Month: April 2017

Business 101 for Writers: Production Part 4: Re-writing

Business for writers is a complicated topic, and so far we have covered several things, mostly related to writing, with brief notes on writer’s block (not allowed) and self-editing (does not work), but there is a step we must cover before we move on to the next step, which is editing. There are a couple of things every author needs to know about editing:  first, there are several types and each editor calls them by different names. What it really comes down to is a process that has four main steps, although there can be other smaller steps under...

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GUEST POST: How to Market Yourself as a Writer and Build an Audience

Succeeding as an author on the internet is predicated on the ability to adequately market yourself and your work. You may write the best eBook on the market, yet lacking the ability to craft an equally compelling “pitch” will seriously hamper the likelihood of anyone reading or purchasing said eBook. All works must be compelling in both presentation (headline, cover, etc) and content (article, video, etc). The quality of your presentation will determine whether someone picks up your book or clicks on your link. Terrible content with great presentation will attract curiosity but will not create or retain fans. Great content with terrible presentation (see: marketing) will struggle in obscurity but could still build a small loyal following. In order to connect your work with potential readers and consumers, focus on three primary goals: Make a great impression Promote engagement Demonstrate long-term value If you are an online publisher who writes articles or columns, your first impression to readers comes via an attractive headline. Great headlines attract views. Compelling content engages readers. Together, these components demonstrate value and results in social shares. Attract an Audience You only have a split second to make an impression. According to Copyblogger, “On average, 8 out of 10 people will read headline copy, but only 2 out of 10 will read the rest.” If you’re writing online, that great impression can be crafting a...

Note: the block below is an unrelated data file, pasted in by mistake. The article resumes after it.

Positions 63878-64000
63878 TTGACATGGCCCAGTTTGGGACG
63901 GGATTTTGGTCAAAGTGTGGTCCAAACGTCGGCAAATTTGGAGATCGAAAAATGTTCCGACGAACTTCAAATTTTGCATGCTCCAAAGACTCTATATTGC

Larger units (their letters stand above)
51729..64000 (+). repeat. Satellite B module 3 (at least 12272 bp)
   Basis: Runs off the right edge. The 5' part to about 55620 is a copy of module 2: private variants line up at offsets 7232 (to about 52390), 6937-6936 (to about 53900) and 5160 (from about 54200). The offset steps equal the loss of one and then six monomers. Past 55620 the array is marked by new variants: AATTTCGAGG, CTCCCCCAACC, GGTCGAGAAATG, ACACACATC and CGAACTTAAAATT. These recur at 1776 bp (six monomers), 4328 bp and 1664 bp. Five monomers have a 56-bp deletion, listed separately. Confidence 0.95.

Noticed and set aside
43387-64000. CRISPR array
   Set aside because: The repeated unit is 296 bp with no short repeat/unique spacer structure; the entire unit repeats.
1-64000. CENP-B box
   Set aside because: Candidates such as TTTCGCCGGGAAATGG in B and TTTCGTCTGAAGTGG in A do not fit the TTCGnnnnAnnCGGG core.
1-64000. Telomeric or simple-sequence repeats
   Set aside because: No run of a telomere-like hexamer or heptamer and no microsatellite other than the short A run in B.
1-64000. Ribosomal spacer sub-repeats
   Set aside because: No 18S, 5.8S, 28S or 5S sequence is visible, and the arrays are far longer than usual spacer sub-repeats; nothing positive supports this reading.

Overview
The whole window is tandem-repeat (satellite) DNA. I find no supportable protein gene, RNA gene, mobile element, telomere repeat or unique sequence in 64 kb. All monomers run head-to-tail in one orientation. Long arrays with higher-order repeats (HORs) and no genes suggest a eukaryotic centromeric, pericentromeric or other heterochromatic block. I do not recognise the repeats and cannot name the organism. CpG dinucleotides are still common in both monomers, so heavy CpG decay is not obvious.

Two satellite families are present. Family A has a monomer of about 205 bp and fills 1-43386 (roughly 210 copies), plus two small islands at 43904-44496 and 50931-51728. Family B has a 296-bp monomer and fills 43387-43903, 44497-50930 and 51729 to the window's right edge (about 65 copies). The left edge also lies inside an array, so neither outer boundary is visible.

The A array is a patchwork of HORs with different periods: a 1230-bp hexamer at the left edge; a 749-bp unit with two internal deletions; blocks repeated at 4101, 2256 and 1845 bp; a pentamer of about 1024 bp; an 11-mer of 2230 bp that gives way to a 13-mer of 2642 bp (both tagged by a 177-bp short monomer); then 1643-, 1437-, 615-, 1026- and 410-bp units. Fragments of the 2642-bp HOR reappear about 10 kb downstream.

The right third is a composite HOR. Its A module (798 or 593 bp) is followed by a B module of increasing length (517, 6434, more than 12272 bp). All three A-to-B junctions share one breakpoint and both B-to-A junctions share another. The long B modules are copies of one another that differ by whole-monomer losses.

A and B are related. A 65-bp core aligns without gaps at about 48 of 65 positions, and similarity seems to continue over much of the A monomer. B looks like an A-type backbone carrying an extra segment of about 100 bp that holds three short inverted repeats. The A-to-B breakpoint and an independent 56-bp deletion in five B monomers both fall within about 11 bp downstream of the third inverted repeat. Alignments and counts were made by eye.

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Choosing a Domain Name for Your Blog

When it comes to creating a blog or a website, your domain name is extremely important. While there are a host of other factors involved, your website name is the first way people will find you. Moment of truth? Most internet traffic comes from either search engines or social media, and your domain name affects both of those things. So as an author, or as a brand, you have a couple of choices when it comes to choosing a website name. Who You Are For some businesses or even authors, this is simple. For instance, troylambertwrites.com uses both my...

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Why a Freelance Content Strategist Would Have Saved Pepsi

Brands are increasingly abandoning ad agencies or acquiring them and forming in-house marketing and content creation departments in the name of efficiency and speed. Pepsi is no exception. At last year’s Cannes Lions Festival, president Brad Jakeman energetically talked up its decision to form a new in-house content creation arm, Creators League Studio. “Instead of five pieces of content a year, a brand like Pepsi needs about 5,000 pieces of content a year. Instead of taking six months to develop an ad, we have six hours or six days. And instead of it costing $2 million, it needs to...

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GUEST POST: 5 Ways Zoho Projects Helped Me Grow My Wedding Business

All small businesses, including being an author or freelance writer, have many things in common. One is that you must learn to organize your projects. People use different kinds of software to do so. Fred Findley owns his own wedding business, and today shares how Zoho Projects has helped him grow. While growing your business never ceases to present new challenges, I am sure most business owners can remember the early days. One hundred hour work weeks that begin before sunrise and end well past midnight. A few hours of sleep then start all over again. In the beginning, everything is new and processes are constantly changing and developing. Eventually, these processes start becoming standard procedures, but everything is in the brain of the owner who is operating off memory. Even the best of us would forget the most minor of steps from time to time, or know that deep down each project you did wasn’t always being done 100% like the previous project. Eventually, all small businesses have to organize their procedures; projects for clients, processing contracts, social media tasks, or other day-to-day operations. Until that happens, that small business owner suffers from inconsistencies, mistakes (small and large), and the inability to have assistance or employees help because all the processes are in the memory of the owner. My Introduction to Lean Concepts and Operational Excellence While I was getting my wedding business started ( www.FineLineWeddings.com ), I was...

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